This community was a subdivision of Marume, with sadunhu Chatindo of the Vanjanja tribe, Moyo totem and Sinyoro chidau. In their history Muroro chased away the vayera Shiri and claimed chieftainship himself, he had many children including Neshangwe, who had Makumbe. When Chatindo, Garamwera, Marume and others went to Mambwenge on the Mwerihari River. Garamwera and Chatindo stayed at Marabwe hill and Marume went to Terehanga kopje. Garamwera then went to his present place and Chatindo remained at Marabwe Mountain.
The traditional name is Manjengwe of the Vanjanja tribe, Sinyoro chidau and Moyo totem. When Chief Makumbe died they left Bvumbura because of the Ndebele. They moved to Gombe hills being led by Makumbe’s sons. Mbundiri went to Gwandi, Marume to Jecha behind Maragwe Mountain, Mugweni to Usanzunye, Ngombeyarara to Mumbavari where he found Murambinda the vaHera. Manjengwe went to Chinakumbatarira near Maragwe Mountain and later returned to Gombe where Manjengwa died then moved to Chikaka where they lived for a very long time. Manjengwas brothers settled at Chinadendi.
This community is a subdivision of Marume. In their history they left Nerutanga’s area and lived under Makuvisi when he was Gambiza.
This community is a subdivision of Marume. On the death of Makumbe the Vanjanja left Bvumbura and went to Gombe Mountain. Ngombeyarara married at the Jecha (Mbundiri) and used Gombe to hide from the Ndebele and their cave was called Minga. Munyira’s people followed the Vahera taking their lands. Ngombeyarara and Mugweni crossed the Mwerahari River and settled in the North. Then Munyira went to Chishayambudzi near Nzombe river.
The community’s traditional name is Ngundu of the Vanjanja tribe, Moyo totem and Sinyoro Chidau. Ngundu is one the sons of Makumbe, he moved at the same time as the other sons of Bvumbura to Gombe hills and it is claimed that he was allocated his dunhu by Makumbe.
This community’s traditional name is Chapwanya of the VaHera tribe. The first incumbent in the Chipwanya headmanship is Shonhiwa. His predecessors ruled as masadunhu of chief Makumbe and he was given his own dunhu by Matsweru who was chief Makumbe at the time. He was then later removed from Lancashire estate.
This community’s traditional name was Mudzamiri of the Vanjanja tribe. There were four houses: Munyaka which includes Munyimi and Buchu, Ngwena including Kanenhoni, Magwara, and Dapi. Mutizira was the first to get government recognition.
The community’s traditional name is Nerutanga of the Dziva totem and Pakuru chidau and Zezuru tribe. Hadzinemuru, Makona and Masasa were hunters and they left the Bota area of Chipinge district in a quest for game. They went to Hamayavahera where the VaHera people were living. The VaNjanja then came and pushed the VaHera south. Chief Nyashanu of the VaHera then ordered that the Vanjanja should not cross the Dzarova River and should they cross it the Vahera were to fight the Vanjanja. The Vanjanja fought and defeated the Vahera and Nerutanga’s people. Nerutanga appealed to Chief Gutu to assist him and gave Gutu one of his daughters, again a fight occurred and they were defeated and it was decided to pay court to the Vanjanja and with the assistance of a daughter his people were given the area of Katsoma hill near the Nerutanga School. When the people of Chisema arrived and fought Nerutanga’s people and defeated them. This was when Mavimira fled and went to Chivi and became very successful having a number of wives, he gave a daughter to chief Gutu and he got assistance of the Gutu army and the Vanjanja fought back Chisema and won back their home in Nekutanga area of Buhera. Chisema’s people fled. Chief Rutanga was appointed in 1897 (Nyandoro) and chief Rutanga was noted in 1899. The following chiefs were: Nemakomo, Bowora, Mawiri, Mavimira, Chamisa, Madziwanyika, Mtasa, Magedza, Mawire, Gombe, Gwatidzo, Menzetera. Their Family Tree extract is as per the link below:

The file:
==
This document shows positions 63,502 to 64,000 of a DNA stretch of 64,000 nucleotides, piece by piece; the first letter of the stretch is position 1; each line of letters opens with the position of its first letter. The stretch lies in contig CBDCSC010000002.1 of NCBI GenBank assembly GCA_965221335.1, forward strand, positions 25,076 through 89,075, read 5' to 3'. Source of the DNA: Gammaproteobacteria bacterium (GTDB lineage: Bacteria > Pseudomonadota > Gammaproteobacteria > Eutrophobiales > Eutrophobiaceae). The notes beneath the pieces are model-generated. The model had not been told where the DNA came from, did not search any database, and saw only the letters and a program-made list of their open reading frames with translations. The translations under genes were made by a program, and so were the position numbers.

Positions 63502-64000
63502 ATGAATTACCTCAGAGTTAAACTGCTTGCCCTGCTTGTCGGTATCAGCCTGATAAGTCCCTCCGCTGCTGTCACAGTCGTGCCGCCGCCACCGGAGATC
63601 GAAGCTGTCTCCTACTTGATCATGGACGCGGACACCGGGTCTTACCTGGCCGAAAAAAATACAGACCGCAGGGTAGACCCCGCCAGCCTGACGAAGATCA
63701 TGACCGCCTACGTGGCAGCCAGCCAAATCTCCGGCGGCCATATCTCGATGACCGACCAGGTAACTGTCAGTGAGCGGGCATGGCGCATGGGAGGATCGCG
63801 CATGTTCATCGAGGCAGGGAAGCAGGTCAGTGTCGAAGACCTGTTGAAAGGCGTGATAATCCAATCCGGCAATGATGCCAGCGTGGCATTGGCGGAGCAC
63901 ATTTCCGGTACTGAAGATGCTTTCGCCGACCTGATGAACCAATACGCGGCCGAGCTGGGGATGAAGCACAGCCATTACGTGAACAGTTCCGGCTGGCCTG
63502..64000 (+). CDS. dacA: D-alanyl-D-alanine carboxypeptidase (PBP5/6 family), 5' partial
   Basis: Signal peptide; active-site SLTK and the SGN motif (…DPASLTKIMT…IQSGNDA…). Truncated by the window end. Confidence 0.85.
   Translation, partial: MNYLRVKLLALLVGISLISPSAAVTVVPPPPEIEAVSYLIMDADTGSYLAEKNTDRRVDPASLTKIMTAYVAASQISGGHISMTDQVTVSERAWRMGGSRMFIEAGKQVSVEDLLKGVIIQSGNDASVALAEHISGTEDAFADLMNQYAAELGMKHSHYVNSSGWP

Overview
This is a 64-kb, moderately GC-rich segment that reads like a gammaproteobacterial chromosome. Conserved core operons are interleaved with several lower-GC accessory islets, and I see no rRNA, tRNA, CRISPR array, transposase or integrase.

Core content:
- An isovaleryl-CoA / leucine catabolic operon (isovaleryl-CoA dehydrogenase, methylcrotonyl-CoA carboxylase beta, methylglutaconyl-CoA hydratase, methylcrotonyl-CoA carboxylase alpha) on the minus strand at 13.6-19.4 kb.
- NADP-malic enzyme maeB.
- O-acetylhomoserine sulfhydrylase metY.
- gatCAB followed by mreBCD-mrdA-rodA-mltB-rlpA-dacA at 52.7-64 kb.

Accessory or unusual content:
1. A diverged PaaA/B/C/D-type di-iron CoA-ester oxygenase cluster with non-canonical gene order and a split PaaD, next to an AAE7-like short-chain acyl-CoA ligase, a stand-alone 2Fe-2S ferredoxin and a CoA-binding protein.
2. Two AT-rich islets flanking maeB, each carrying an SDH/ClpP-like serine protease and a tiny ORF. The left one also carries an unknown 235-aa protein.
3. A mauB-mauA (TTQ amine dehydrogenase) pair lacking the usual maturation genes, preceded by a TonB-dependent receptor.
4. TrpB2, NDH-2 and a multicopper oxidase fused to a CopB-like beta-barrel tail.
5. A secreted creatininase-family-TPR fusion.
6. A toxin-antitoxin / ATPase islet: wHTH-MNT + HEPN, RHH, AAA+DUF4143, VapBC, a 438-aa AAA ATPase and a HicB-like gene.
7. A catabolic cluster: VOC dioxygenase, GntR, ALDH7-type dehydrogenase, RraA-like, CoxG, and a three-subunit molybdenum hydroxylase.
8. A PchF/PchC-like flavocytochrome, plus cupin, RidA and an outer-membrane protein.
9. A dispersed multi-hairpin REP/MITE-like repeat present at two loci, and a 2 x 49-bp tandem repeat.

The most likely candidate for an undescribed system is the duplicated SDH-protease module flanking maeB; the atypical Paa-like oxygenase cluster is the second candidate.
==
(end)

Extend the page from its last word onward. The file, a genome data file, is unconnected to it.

This community was headed by sadunhu Matsweru of the Vanjanja tribe. They moved to this place from Gombe. Diki remained at Benzi hill. The Wata split as a result of them being chased away by Mbundiri and the Nyanzira people of Machamaya tribe remained with the Matsweru after Chiwundura left the Range.
This community was a subdivision of Matsweru under sadunhu Wata of the Vanjanja tribe. Wata was the son of Makumbe and was born at Mvumbura. During the Ndebele raids he moved to Chikwira kopje with his young brother, they then moved in quest of land to Matomboshato with Rusipambi, Machingura and Mutasa. They moved again to Mapere where Wata died. In 1949 they moved again to the area of Diki and Matsweru.
This community was under the sadunhu Zenda of the Vanjanja tribe. Zenda was the son of Mugweni and fourth incumbent to hold the name Mugweni. The original Mugweni was Chief Makumbe the second. His sons ruled a large dunhu after his death. After Zenda became sadunhu the chief changed, Ngombeyarara became chief Makumbe and all kraals east of the rivers were placed under Ngombeyarara, thus Zenda ruled half his Dunhu. When Zenda died the name Mugweni went to Zvaipa who was living on the east of Mwerihari River, Mabgwe, the son continued to rule the area but under the name Zenda. There was a definite split in the old dunhu and they are now two separate communities. Land Husbandry Act zoning also contributed to the division of the area.